NEW YORK — On the very day Pope Francis was elected in 2013, the head of the World Council of Churches was meeting with colleagues discussing how to “develop a wholeness in our ecumenical work,” when he offered the example of Francis of Assisi.
He is “a role model of what we’re talking about of the faith perspective, of the missionary perspective, of the relationship to nature and to God’s calling to the poor and to people of other faith,” Olav Fykse Tveit recalls telling his team. “Let us use Saint Francis as a model of how God calls us to justice and peace.”
When, hours later, the new pope appeared on the loggia of St. Peter’s taking Francis of Assisi as his namesake, Tveit took it to be a providential sign that the two would be great collaborators in the work of Christian ecumenism.
Now, as Tveit, who has led the World Council of Churches (WCC) since January 2010 and just last month finished ten years on the job as general secretary, looks back at his work, he told Crux that one of the things he’s proudest of is the “practical ecumenism” pursued together with Pope Francis.
The WCC was founded in 1948 to bring together various Christian churches to “seek visible unity in one faith and one Eucharistic fellowship.” The project was birthed out of several initiatives following the First World War and then took root after the Second World War, setting up headquarters in Geneva, Switzerland.
At its founding, the WCC included the membership of 147 churches primarily from Europe and North America. Today, its membership has nearly doubled to include 348 member churches from over 110 countries on six continents, representing 560 million Christians.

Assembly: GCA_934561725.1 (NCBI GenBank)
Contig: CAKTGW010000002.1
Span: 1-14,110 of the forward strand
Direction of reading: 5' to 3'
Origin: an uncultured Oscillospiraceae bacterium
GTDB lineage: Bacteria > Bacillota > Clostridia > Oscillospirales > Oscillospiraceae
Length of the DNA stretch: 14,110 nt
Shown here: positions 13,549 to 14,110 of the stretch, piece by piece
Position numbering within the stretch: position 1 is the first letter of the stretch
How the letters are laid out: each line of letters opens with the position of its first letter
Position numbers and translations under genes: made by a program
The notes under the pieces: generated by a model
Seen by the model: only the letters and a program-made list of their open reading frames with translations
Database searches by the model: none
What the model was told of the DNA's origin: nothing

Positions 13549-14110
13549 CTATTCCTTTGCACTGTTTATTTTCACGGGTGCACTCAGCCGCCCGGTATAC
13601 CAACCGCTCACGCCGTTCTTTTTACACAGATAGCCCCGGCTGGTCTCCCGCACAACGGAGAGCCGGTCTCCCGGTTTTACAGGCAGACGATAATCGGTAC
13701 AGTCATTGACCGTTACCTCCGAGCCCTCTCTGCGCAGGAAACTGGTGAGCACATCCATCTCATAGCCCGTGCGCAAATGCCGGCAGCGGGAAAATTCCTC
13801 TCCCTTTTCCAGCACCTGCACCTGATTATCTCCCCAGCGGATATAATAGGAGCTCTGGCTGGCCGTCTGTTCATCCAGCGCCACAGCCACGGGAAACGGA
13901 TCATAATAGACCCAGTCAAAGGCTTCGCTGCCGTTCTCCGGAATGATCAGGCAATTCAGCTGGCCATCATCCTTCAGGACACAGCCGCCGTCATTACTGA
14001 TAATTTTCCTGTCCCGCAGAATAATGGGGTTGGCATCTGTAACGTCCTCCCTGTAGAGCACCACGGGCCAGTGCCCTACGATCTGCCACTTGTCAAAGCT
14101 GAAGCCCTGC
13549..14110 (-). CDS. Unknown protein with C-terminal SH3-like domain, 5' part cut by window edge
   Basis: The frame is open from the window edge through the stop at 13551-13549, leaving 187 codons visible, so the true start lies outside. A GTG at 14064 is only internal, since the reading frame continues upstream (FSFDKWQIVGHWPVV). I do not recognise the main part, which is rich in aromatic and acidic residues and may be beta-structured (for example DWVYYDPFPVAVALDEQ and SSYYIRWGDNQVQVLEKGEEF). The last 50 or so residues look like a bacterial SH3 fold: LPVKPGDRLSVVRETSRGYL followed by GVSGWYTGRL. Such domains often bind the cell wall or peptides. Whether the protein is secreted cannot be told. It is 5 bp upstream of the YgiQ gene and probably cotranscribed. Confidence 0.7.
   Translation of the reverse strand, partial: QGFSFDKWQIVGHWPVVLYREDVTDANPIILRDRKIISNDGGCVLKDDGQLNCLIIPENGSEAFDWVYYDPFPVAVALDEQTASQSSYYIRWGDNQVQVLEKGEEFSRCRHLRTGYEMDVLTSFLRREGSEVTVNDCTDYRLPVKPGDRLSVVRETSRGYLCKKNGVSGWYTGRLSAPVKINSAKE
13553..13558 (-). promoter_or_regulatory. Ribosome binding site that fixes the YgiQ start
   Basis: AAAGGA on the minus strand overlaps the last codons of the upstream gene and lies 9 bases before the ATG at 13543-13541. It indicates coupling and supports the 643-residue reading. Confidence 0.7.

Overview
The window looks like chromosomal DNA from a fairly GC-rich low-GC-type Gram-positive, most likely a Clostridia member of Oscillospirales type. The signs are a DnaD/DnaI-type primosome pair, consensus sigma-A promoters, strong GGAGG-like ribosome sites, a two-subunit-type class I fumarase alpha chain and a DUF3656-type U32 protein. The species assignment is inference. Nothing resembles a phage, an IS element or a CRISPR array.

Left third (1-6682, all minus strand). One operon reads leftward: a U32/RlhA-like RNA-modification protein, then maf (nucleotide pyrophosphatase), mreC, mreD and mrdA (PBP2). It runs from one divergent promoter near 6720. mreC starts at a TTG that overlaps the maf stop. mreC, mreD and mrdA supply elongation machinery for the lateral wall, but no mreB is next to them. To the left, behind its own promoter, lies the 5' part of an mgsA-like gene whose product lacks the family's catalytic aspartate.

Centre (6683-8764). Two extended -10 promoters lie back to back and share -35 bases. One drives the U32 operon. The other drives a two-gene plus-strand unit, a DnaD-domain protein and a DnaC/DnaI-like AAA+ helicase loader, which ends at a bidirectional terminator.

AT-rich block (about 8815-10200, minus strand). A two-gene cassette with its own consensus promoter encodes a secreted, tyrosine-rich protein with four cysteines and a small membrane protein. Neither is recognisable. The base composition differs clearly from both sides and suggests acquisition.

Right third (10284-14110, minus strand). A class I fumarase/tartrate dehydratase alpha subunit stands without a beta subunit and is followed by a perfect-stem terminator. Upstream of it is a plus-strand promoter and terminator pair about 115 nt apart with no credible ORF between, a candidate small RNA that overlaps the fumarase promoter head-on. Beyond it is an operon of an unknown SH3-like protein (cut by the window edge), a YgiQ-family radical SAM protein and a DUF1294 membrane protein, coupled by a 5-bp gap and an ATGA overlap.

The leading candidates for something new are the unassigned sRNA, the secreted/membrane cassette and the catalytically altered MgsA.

Although the Catholic Church has never been a part of the WCC, it has permanent representation on its Faith and Order Commission, and in June 2018, Pope Francis traveled to Geneva to mark the 70th anniversary of the WCC’s founding.
Soon after arriving in his post, Tveit had an audience with Pope Benedict XVI, where at the time he said relations between the WCC and the Vatican were “quite good.” He recalls getting along well with Benedict, who related to him as theologian to theologian, given Tveit’s background work as Lutheran scholar.
The two enjoyed long chats, Tveit recalled, but he also realized there was “unused potential” and that following Pope Francis’ election, a more proactive effort between the two bodies emerged with a focus on practical initiatives defined by the mantra of “let’s do together what we can do together.”
This was Francis’s “very clear message form the very beginning,” said Tveit, who observed that while scholarship and theology are foundational, “we cannot separate theology from the work for peace, the care of God’s creation, to deal with the situation of the poor and migrants.”
“It must be diakonia,” Tveit continued, drawing on the Greek word for service or helping those in need.
This, he says, is the major breakthrough between the WCC and the Vatican during Francis’ pontificate, Tveit says, of an understanding of ecumenism as a diakonia, of “service to the world.”